by Rosemary Musachio, Accessibility Analyst
I remember the first time I used the TTY (teletypewriter, or teletext as it is now called). I was so excited to use the phone not just for listening but for communicating also. No more “yes” or “no” codes over the phone; now my thoughts could be transmitted on the screen to the other party. At the time, relay services did not exist, so I could only make calls to two other TTY users: one of my friends and the school speech pathologist.
When a volunteer-organized relay service was established in the mid-eighties, it was the greatest thing since sliced bread. Now persons with hearing and/or speech impairments could call anyone through the TTY. An operator would verbally relay typed messages to non-TTY parties and textually relay voice comments to TTY users. Using the relay service back then, however, felt as if I was making calls from a prison sometimes. It only allowed one or two calls per day with a twenty-minute time limit. Therefore, I had to prioritize my calls for each day. If the limits weren’t bad enough, users often had to wait up to thirty minutes for the relay operator to become available since only one relay operator worked each shift.
Thanks to Title IV of the Americans with Disabilities (ADA), Section 225 was added to the Communications Act of 1994, which caused relay calls to emerge from the dark ages. The law provides persons with hearing and speech disabilities equal access to telecommunications so they can conduct business, consumer and personal calls freely. Title IV established a national telecommunication relay service (TRS) where relay users can make unlimited number of calls without time constraints by dialing 711 anywhere in the United States. The law also prevents relay operators, also known as calling assistants (CAs), from altering conversations and other possible obtrusive actions.
Since computers have become synonymous with telecommunications, Section 225 further governs Internet Protocol (IP) Relay Services. IP Relay Service outdoes TRS in some ways. Unlike TRS, IP Relay Service does not require TTYs. Persons with communication impairments can conduct relay conversations from a website, such as www.i711.com, or from America Online Instant Messenger (AIM). Personally, making a relay call through AIM is very convenient, especially since I also use AIM to communicate with my work associates. I just ping i711 on AIM (other IP Relay Service providers also are on AIM) and enter the number I would like to call in the chat window. The CA dials the number and then we begin the relay conversation if the other party answers. Besides convenience, callers can make free (that’s right, I said FREE) long distance calls through IP Relay since the call is over the Internet, not the phone line. International calls, however, still cannot be placed.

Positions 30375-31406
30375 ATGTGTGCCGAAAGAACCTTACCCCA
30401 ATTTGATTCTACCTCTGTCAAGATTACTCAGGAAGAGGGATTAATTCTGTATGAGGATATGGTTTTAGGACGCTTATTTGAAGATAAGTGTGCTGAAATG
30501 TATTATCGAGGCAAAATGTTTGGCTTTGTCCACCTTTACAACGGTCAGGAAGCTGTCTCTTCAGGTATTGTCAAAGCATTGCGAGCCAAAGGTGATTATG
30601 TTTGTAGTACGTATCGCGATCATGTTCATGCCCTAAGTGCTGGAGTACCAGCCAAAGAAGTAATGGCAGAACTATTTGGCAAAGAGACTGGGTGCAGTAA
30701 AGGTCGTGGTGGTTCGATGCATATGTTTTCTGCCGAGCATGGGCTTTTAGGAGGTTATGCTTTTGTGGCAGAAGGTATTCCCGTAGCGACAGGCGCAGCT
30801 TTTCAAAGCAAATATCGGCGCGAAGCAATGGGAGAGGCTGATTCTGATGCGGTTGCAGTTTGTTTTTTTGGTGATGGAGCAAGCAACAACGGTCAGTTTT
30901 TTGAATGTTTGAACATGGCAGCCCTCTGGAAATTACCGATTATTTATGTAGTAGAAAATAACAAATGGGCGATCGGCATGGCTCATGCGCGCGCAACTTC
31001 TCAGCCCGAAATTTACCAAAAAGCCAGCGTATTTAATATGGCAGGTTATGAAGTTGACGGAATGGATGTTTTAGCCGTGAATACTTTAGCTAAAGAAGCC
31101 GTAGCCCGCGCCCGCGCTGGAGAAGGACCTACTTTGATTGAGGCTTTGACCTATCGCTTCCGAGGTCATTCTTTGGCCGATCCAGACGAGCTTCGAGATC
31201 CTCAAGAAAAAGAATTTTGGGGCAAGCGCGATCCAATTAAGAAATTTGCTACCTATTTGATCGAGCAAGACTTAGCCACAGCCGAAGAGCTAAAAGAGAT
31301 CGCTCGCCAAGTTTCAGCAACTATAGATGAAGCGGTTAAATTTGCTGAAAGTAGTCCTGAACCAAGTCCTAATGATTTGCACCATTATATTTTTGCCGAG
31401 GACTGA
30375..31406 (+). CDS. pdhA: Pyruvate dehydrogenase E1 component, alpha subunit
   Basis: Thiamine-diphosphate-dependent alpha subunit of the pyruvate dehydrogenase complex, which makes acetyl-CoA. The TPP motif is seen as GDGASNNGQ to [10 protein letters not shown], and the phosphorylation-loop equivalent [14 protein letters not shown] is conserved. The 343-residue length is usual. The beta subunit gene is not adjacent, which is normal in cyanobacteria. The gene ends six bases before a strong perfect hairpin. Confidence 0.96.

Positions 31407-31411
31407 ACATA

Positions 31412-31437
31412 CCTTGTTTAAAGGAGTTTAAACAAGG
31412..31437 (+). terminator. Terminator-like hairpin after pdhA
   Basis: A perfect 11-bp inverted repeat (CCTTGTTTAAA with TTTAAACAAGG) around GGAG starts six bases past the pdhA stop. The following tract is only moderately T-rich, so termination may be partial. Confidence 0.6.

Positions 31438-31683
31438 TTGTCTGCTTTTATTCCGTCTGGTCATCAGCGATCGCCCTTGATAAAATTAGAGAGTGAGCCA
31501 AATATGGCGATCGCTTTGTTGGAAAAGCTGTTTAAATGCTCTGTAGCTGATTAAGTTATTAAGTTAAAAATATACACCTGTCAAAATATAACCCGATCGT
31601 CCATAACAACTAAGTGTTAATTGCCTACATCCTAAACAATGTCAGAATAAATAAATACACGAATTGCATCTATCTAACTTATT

While relay calling has become indispensable for persons with hearing and speech disabilities, it still presents obstacles. For example, when some people receive relay calls, they assume the calls are a prank and hang up even though the CA explains the calling method. When the CA redials upon the request of the relay user, the receiving party usually has a few choice words. Some people also can become almost speechless when they receive relay calls. Here’s how the conversation can go:
Relay caller: “Hi, I need to schedule a taxi ride for next Tuesday (GA)” [GA means go ahead]
CA types receiver’s response: “ok”
Relay caller: “Can you take me to 55 Bridge Street next Tuesday (Q) (GA)”
CA types receiver’s response: “yes”
Relay caller: “Do you want to know the time I’d like to be picked up (Q) (GA)”
CA types receiver’s response: “sure”
Relay caller: “I’d like to be picked up at 3:15 P.M. (GA)”
CA types receiver’s response: “got it” [Two words, wow!] Relay caller: “Thanks very much. Bye (SK)” [SK means Send to Kill] CA: Party has hung up
I have experienced similar kinds of conversations. Imagine how many times my eyes rolled during them. Because a third party assists with calls, some people act robotically since they may view the calls as automated. They also may consider relay calls as second class or censored, as when operators used to place calls in 1930’s and 1940’s.
The 21st century technological innovation of online customer service just happens to be an ideal alternative to relay calls. When I chat with a customer representative on a business website, I don’t have to worry about someone hanging up or stifled conversations. Since customer representatives who handle online chats do not know that I cannot speak, I’m on equal grounds with anyone else who makes online inquiries. Another type of online customer service that businesses are starting to offer is through Twitter where consumers can tweet their questions and feedback. Again, persons with communication impairments benefit from a technology that was developed for the masses.
Another technological breakthrough that has been developed for the public but proved vital for the deaf and non-verbal communities is texting. Persons with hearing or speech disabilities can text anyone anywhere at any time just like everyone else. They do not need a TTY or a computer. They do not need a third party to assist with conversations. All that is required is a cell phone or other mobile device. Since I cannot talk but can hear, I text through AIM or Windows Live Messenger and then listen to the other party on the speakerphone.
Telecommunications for the hearing and speech-impaired population have gone from niches to popular innovation. Although the TTY and relay service still are essential, online chats and texting have caused a kind of desegregation where those without disabilities can use the same kinds of technologies, as those with disabilities need to use. That’s bridging the digital divide.